This is the biggest crisis in world history since World War II, a far cry from the Cuban missile crisis, the chaos of the collapse of the Soviet Union, wars in the Middle East, etc. These kinds of wars go beyond defining the borders and interests of countries to deciding the fate of humanity. Their direct consequences, if extended, would be devastating to weaker nations, as the African proverb goes, “When elephants fight, the grass gets trampled.”
It’s only a matter of time – days or maybe weeks – before Russia takes over Ukraine, unless, of course, an unexpected miracle happens. As long as it is fighting alone, the Ukrainian resistance cannot prevent the inevitable, especially since the NATO will not dare enter into a direct confrontation with a nuclear-armed Russia.
The massive Western diplomatic, economic, and military pressure aims primarily at making Russia’s decision to invade Ukraine as expensive as possible, so the spoils are not cheap. This will make Russia think twice before moving on to its next target if it has a hidden expansion agenda. The second objective is to drain Russia economically and technically and isolate it politically, as the West hopes to push the Kremlin to retreat in the future or push it towards its collapse within a few years in order to achieve European security.
Russia will take over Ukraine in no time, but can it bear the consequences of the next phase of the crisis that could last for years? It is difficult to assess that today because of the ambiguity surrounding the numerous possibilities that the future holds, including the balance of power or even the conflict with China. The need will arise, then, to either neutralize Russia and win it over as an ally or reconcile with China as Henry Kissinger did back in the 1970s and raise the level of pressure on Moscow.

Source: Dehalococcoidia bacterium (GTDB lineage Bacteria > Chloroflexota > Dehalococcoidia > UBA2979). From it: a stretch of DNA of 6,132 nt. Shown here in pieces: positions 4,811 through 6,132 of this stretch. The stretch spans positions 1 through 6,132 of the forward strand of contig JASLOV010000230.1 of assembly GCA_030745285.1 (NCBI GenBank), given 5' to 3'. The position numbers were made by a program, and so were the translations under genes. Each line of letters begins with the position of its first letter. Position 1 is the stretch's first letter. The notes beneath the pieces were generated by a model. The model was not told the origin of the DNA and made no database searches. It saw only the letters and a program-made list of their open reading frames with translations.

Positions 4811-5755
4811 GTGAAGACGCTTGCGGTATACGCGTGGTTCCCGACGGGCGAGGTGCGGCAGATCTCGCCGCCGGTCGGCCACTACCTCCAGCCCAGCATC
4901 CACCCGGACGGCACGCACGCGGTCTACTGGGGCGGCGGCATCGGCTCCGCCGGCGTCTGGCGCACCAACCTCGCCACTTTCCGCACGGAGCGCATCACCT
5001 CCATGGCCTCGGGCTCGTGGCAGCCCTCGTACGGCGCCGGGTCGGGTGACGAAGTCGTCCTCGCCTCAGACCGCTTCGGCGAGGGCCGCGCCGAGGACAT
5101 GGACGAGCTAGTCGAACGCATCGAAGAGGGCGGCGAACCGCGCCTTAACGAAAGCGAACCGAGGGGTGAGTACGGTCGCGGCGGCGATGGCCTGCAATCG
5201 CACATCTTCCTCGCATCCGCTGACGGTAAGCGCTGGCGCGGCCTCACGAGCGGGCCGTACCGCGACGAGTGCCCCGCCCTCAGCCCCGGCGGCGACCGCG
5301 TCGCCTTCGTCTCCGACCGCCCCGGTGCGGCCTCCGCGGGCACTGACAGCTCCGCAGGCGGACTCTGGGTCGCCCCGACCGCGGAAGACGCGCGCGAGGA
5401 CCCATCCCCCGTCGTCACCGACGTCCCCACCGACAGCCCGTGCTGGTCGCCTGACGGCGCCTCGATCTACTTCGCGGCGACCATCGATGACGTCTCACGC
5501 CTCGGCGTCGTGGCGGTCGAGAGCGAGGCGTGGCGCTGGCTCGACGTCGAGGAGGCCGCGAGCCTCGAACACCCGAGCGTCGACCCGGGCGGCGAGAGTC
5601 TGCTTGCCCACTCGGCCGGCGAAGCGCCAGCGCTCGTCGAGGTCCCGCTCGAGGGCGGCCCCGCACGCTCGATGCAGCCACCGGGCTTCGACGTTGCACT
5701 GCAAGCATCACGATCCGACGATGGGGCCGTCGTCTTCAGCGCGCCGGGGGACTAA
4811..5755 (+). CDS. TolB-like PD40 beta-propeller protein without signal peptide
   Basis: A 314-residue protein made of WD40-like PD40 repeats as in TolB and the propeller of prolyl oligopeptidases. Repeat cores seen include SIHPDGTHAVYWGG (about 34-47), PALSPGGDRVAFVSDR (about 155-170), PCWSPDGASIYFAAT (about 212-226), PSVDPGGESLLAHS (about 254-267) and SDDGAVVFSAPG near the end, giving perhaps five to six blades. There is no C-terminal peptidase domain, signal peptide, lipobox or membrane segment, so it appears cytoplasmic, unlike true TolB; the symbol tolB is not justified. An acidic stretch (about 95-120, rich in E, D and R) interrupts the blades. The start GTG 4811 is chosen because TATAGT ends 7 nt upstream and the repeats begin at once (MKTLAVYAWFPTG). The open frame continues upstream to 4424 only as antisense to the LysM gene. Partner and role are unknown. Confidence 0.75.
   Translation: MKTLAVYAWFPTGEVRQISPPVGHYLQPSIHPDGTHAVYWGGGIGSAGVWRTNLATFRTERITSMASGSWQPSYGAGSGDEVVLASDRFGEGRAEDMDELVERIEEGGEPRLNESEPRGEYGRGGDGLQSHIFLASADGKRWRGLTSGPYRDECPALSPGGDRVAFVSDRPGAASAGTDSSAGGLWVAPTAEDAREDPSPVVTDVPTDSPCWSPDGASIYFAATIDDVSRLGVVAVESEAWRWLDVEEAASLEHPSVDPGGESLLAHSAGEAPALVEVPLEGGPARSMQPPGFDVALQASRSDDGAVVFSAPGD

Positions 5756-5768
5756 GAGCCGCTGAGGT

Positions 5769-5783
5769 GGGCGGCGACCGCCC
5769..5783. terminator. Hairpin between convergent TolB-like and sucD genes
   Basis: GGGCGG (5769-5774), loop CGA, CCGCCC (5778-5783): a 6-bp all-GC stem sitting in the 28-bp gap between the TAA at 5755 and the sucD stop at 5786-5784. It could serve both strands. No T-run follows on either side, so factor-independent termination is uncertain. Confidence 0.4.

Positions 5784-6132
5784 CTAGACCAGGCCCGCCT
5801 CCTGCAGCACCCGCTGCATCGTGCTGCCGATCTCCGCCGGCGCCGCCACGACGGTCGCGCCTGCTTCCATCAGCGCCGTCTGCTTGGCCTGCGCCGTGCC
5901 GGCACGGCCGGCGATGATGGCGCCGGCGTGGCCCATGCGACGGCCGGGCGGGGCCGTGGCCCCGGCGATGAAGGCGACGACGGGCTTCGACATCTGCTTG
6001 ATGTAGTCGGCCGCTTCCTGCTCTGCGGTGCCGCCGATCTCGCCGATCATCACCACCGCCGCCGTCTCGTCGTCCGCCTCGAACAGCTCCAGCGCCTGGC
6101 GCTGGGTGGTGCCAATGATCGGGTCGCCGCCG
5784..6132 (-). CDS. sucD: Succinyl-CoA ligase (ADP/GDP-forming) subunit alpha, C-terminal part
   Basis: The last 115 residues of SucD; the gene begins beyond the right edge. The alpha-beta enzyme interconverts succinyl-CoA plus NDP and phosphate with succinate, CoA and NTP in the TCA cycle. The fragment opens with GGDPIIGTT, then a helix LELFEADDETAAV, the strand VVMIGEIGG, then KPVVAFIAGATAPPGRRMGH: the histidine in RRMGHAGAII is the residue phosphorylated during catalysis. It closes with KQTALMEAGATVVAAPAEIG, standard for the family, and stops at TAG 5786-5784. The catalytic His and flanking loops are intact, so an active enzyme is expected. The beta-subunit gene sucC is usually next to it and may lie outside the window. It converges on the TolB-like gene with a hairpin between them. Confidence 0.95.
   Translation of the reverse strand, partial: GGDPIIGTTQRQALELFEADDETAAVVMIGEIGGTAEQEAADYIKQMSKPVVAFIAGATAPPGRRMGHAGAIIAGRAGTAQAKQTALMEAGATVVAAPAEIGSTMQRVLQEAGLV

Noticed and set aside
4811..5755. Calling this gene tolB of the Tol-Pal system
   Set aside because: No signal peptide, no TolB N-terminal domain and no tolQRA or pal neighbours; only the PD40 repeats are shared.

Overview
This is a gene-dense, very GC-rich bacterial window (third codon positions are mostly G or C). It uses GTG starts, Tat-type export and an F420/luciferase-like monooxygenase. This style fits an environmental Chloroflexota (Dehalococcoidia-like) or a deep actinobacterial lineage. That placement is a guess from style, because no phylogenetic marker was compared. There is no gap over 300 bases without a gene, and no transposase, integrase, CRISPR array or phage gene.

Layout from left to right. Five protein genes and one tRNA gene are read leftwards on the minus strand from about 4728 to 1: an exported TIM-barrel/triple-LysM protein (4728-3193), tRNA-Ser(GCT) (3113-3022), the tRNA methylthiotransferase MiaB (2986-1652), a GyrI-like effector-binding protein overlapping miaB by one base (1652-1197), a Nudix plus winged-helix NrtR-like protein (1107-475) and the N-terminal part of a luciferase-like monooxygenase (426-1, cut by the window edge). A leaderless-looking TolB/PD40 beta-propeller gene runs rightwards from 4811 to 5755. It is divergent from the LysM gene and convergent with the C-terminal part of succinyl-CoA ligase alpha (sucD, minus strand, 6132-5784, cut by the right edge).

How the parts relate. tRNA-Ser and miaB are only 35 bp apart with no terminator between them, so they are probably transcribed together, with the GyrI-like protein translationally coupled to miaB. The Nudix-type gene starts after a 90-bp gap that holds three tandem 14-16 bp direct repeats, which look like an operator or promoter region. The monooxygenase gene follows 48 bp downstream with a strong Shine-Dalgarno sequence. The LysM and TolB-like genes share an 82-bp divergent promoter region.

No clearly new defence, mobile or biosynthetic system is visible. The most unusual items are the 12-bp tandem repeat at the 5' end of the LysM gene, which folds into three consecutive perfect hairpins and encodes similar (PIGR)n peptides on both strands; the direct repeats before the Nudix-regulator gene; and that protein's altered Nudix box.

However, these are different times, and the future is uncertain. No one can claim to know how the Kremlin will respond if cornered. The world has been haunted by the nuclear dilemma for nearly seventy years, with no decision made yet on whether or not to use nuclear weapons. It is a dangerous nightmare. In reasonable political conditions, no one would choose to commit nuclear suicide. But this is not necessarily the case today.
Those who spend their time criticizing “double standards” may need to look at things from a different perspective. In short, the rule is that standards are dropped in times of war, even in wars of smaller scale. The West punished Saddam’s Iraq and Iran by depriving these regimes of aviation, information, media, markets, sports, and art. We must deal with crises realistically.
The state of panic that reigns in Europe, and the West in general, is evident, especially since this is the first direct war to erupt since WWII. In wars, countries fight over resources, such as oil, gas, and wheat, which they consider key weapons in any battle. All three are at stake in the Ukrainian war, and every country in the world –regardless of its distance from the war and Kyiv– is paying dearly.
For instance, we may benefit from the rise in oil prices, but on the other hand, we are paying a high price for our purchases of wheat and all imported goods. The rise in the price of oil preceded the Ukrainian crisis, as it came in the aftermath of the COVID-19 crisis and the recovery of global markets. But naturally, the war and the fears that pervaded the markets did not help with the price hike.
The magnitude of today’s crisis goes beyond the Ukrainian borders, and the goal is not to save Ukraine, but to stop the global deterioration. Good fortune is not having to take sides in a crisis, but neutrality might be out of place here, for even Switzerland has adopted sanctions against Russia.
During the UN General Assembly’s vote to condemn Russia’s invasion of Ukraine, an eagle-eyed Washington was watching for countries voting against it. Russians then announced that their side will not forget the countries’ positions regarding the crisis. Today, our increasingly divided world is living on a knife-edge. Tension is growing, signaling the end of the post-Cold War peace era and the return to war camps.